Recalling the Alpine road incident reminded me of another time I got quite a fright.
In the mid 90s I was working as an all-round dogsbody in a B&B and riding holiday centre in France, and as well as cooking and cleaning I was sometimes allowed to help with the horses.
One day I was tasked with taking out a new horse, Shaun, to get him use to trekking out in the local woods.
Leading the way was my rather unpleasant Canadian colleague, Pauline, on one of the old implacable hacks, who had seen it all before.
Shaun, on the other hand, was a 16.3hh chestnut Thoroughbred, about 4 years old, completely skittish and ungainly, with hooves the size of dinner plates.
Out on the ride I discovered that Shaun had a phobia of mud, and as we got to another patch of damp ground he stopped dead and refused to move forward.
For some reason I was in a rather bad mood that day (the company? hormones?), and I jumped off and started to lead, or rather drag Shaun by the reins through the mud. Any horsey people will have their heads in their hands by now as they will be aware that horses do not have good vision directly in front of them, and standing in front of a young, nervous animal is never a good idea.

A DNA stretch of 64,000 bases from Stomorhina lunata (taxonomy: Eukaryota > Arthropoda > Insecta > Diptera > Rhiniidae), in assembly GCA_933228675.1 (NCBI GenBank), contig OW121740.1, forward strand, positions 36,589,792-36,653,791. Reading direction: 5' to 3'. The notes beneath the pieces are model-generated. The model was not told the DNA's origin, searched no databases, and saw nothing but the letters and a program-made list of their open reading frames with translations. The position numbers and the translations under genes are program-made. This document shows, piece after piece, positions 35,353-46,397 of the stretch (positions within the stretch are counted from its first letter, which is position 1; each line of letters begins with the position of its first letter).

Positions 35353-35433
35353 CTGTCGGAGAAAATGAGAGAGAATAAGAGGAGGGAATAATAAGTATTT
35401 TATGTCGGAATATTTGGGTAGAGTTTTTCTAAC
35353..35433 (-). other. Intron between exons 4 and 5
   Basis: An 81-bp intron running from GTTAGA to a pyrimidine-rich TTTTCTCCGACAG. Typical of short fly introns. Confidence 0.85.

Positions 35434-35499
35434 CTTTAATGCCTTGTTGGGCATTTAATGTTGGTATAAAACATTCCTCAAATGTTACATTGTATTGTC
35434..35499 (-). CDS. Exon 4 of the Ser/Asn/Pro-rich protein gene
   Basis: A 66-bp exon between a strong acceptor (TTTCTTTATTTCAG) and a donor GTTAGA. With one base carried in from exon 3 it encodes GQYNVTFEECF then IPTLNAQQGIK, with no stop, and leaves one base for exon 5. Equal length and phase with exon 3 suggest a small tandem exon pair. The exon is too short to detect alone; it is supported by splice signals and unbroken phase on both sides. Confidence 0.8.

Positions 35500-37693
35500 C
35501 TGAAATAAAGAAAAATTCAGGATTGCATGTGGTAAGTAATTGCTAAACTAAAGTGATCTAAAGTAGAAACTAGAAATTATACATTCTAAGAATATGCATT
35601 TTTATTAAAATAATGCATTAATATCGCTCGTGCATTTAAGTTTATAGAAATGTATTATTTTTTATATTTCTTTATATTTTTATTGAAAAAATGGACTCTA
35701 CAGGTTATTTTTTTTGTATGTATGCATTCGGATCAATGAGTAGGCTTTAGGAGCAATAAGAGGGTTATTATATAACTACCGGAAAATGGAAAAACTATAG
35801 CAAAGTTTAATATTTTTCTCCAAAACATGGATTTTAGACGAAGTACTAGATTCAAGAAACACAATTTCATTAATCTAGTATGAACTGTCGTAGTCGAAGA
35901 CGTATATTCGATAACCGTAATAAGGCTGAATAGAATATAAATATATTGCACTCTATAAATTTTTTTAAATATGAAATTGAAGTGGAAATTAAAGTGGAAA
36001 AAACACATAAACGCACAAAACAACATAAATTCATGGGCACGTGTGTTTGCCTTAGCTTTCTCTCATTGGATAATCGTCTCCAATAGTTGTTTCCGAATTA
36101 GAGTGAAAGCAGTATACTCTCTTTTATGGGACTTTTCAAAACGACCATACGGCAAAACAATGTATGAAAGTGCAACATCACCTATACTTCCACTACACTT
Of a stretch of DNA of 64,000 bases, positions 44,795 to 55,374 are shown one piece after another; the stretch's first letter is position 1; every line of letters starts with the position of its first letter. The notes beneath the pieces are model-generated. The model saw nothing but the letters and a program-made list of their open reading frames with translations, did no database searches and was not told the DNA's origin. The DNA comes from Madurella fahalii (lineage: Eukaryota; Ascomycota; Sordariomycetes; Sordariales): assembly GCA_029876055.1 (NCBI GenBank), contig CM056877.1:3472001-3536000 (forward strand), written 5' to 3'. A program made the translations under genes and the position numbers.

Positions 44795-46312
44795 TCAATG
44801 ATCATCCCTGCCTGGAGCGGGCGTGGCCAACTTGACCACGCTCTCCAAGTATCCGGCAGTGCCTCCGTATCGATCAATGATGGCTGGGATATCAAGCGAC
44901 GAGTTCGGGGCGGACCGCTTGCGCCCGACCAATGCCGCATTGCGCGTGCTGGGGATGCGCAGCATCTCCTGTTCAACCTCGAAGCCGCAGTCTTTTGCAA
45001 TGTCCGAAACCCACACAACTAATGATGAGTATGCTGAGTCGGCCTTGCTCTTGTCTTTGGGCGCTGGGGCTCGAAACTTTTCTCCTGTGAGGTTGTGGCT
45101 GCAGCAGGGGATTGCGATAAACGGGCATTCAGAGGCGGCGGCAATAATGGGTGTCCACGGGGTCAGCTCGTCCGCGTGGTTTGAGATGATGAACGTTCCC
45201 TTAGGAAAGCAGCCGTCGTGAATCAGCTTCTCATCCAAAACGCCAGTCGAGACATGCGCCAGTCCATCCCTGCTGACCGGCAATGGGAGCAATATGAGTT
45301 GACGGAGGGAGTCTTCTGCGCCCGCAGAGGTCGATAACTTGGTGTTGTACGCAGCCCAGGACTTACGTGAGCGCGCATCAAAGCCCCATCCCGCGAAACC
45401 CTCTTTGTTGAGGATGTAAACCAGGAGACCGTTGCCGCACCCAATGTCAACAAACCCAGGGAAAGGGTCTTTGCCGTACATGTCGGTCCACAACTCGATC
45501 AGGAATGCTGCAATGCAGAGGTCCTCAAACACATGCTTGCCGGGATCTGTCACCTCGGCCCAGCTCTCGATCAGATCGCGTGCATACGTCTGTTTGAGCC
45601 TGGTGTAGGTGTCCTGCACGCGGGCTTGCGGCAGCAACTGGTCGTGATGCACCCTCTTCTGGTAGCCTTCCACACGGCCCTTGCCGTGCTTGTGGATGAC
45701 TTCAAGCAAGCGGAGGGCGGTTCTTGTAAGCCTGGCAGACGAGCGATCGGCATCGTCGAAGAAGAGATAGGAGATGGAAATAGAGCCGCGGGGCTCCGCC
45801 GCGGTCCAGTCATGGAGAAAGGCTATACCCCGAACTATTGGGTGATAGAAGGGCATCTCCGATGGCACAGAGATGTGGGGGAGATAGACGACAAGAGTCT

Suddenly I felt a ‘whumph!’ against my back as Shaun jumped the mud patch and I was under his hooves curling myself into a little ball. Then ‘wham!’ one of those enormous hooves slammed into my thigh, and I remember thinking that’s my leg smashed to pieces, and I’m going to die.
The next thing I remember I was standing up again, with the ever unsympathetic Pauline saying hurry up, you’d better get back on again as we need to get home.
Somehow we did, and I had a feeling my leg wasn’t actually broken. In the end I was just left with a severe haematoma, as a clinician would call it, and shock that lasted a few days.
I certainly learnt a lot from that experience. And yes I was wearing a hard hat, but I am happy to say it proved to be redundant on that occasion.
Next instalment: The Brixton Nailbomber.